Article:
Mergers and Acquisitions History

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Most of the mergers and acquisitions are an outcome of the favorable economic factors like the macroeconomic setting, escalation in the GDP, higher interest rates and fiscal policies. These factors not only trigger the M & A process but also play an active role in laying the mergers and acquisition strategies between bidding and target firms.

The history of mergers and acquisitions can be traced back to the 19th century which has evolved in different phases mentioned as under:

From 1897 – 1904

During this period merger took place between the firms which were anti-competition and enjoyed their dominance in the market according to their productivity in sectors like electricity, railways, etc. Most of the mergers during this period were horizontal in nature and occurred between the steel, metal and construction industries.

From 1903 – 1905

Most of the mergers which took place during the first phase were considered as unsuccessful for not being efficient enough to attain the required competence. The crash was stimulated by the decelerating of the world's financial system in 1903, which was followed by a stock market collapse in 1904. During this phase the authorized structure was not encouraging either. Later the apex judiciary body issued its directive on the anti-competitive mergers stating that they could be de-merged by implementing the Sherman Act.

From 1916 – 1940

Unlike the preceding phase, this period concentrated on mergers between oligopolies, rather between anti-competitive firms. The mergers and acquisitions process was triggered by the financial boom which was seen after the World War I. The expansion further lead to developments in the fields of science and technology and the emergence of infrastructure firms which provided services for required growth in railroads and transportation by automobiles. The government strategies laid in 1920s made the corporate ambiance supportive enough for firms to work in harmony. Financial institutions like government and private banks also played a significant part in aiding the mergers and acquisitions process.

The mergers which occurred during 1916-1929 were horizontal or multinational in nature. Most of these industries were the manufacturers of metals, automobile tools, food commodities, chemicals, etc.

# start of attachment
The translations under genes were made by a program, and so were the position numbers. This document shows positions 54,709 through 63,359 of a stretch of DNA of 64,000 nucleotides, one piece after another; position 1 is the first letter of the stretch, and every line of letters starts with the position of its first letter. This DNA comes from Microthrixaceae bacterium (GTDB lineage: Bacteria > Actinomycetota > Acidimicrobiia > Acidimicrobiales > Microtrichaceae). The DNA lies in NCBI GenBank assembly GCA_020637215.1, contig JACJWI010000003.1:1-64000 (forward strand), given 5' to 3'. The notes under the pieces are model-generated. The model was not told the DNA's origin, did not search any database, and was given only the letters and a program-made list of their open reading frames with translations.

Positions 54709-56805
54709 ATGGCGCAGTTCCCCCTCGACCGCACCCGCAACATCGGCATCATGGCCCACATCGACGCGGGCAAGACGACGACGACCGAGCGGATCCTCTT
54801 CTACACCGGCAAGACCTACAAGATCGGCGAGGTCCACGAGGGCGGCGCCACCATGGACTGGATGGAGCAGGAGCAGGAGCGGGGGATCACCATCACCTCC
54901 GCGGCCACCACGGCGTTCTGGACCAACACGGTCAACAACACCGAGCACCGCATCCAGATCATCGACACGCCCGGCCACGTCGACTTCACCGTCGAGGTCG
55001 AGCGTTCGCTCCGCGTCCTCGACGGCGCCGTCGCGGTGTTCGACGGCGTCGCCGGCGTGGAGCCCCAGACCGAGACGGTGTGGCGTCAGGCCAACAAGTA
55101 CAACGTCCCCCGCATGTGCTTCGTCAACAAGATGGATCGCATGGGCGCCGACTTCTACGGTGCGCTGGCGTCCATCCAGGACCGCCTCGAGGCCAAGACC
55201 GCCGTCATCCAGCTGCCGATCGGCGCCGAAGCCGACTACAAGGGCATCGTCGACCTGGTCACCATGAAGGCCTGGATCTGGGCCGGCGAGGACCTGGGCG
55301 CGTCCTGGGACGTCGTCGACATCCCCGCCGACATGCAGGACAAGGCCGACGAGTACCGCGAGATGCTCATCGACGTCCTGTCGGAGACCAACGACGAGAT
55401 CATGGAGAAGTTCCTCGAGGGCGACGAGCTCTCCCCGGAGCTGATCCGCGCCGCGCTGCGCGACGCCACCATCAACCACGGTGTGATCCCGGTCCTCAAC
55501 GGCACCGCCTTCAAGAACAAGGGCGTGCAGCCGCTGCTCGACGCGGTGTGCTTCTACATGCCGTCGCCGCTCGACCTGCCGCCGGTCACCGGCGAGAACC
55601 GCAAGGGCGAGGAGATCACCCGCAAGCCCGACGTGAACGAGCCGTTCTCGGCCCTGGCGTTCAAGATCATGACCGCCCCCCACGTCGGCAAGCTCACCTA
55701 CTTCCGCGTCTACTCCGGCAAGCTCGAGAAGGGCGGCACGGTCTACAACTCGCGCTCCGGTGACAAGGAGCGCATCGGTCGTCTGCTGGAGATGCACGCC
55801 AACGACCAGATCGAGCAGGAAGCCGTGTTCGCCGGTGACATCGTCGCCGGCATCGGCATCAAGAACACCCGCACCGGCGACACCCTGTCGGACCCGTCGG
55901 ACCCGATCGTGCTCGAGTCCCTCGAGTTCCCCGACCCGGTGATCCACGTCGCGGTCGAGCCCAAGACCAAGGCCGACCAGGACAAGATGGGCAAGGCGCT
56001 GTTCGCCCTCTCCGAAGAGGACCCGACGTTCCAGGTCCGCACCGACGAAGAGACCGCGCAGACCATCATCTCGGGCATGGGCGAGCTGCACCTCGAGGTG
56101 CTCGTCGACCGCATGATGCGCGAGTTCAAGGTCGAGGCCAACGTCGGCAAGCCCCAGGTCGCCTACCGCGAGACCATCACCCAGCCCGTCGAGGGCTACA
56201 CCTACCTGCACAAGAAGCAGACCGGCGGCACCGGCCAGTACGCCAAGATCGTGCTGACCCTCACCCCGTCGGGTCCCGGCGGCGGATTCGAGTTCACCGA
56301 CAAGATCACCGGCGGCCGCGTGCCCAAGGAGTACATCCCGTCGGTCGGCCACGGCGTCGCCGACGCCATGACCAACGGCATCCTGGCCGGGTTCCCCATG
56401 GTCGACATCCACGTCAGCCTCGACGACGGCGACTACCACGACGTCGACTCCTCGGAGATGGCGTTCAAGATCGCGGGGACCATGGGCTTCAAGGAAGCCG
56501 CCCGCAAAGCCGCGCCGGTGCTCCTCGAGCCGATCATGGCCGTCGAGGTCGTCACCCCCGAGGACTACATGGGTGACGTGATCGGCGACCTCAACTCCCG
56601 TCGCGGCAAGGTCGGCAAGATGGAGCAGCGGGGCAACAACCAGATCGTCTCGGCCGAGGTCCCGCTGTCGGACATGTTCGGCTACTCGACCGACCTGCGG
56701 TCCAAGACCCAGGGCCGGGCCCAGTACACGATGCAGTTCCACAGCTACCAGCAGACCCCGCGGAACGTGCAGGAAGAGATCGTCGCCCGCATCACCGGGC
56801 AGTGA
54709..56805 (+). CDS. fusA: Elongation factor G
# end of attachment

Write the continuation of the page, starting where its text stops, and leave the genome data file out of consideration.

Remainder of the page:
This phase ended in 1929 with a massive decline in stock market followed by great depression. However, the tax exemptions in 1940s encouraged the conglomerates to involve themselves in M & A activities.

From 1965 – 1970

Most of the mergers from 1965-70 were horizontal mergers and were triggered by elevating stock and interest rates, and stern implementation of anti-trust rules and regulations. During this phase the bidding companies were small in size and fiscal strength than the target companies. These kinds of mergers were sponsored by equities, thereby eliminating the roles of banks which they actively played in investment activities earlier.

In 1968, the Attorney General decided to break the multinationals which resulted in the end of merging activities after than. The decision was triggered by the inefficient performance of the multinationals. But 1970s saw the emergence of mergers which made their mark by performing effectively. Some of them were INCO merging with ESB, OTIS Elevator with United Technologies and Colt Industries with Garlock Industries.

From 1981 – 1989

This phase saw the acquisition of the companies which were much bigger in size as compared to the firms in previous phases. Industries like oil and gas, pharmaceuticals, banking, aviation combined their business with their national and international counterparts. Cross border buyouts became regular with most of them being unfriendly in nature. This phase came to an end with the introduction of anti acquisition laws, restructuring of fiscal organizations and the Gulf War.

From 1992 till present

This period was stimulated by globalization, upsurge in stock market boom and deregulation policies. Major mergers were seen taking place between telecom and banking giants out of which most were sponsored by equities.

There was a change in the attitude of the industrialists, who opted for mergers and acquisitions for long term profitability rather than short lived benefits. Promising economic trends, investments by corporate and revised government policies motivated the participation of many conglomerates to contribute in the acquisition trend.

Therefore, we can conclude that as long as business entities exist and the economic factors are favorable, the trend of mergers and acquisitions will continue.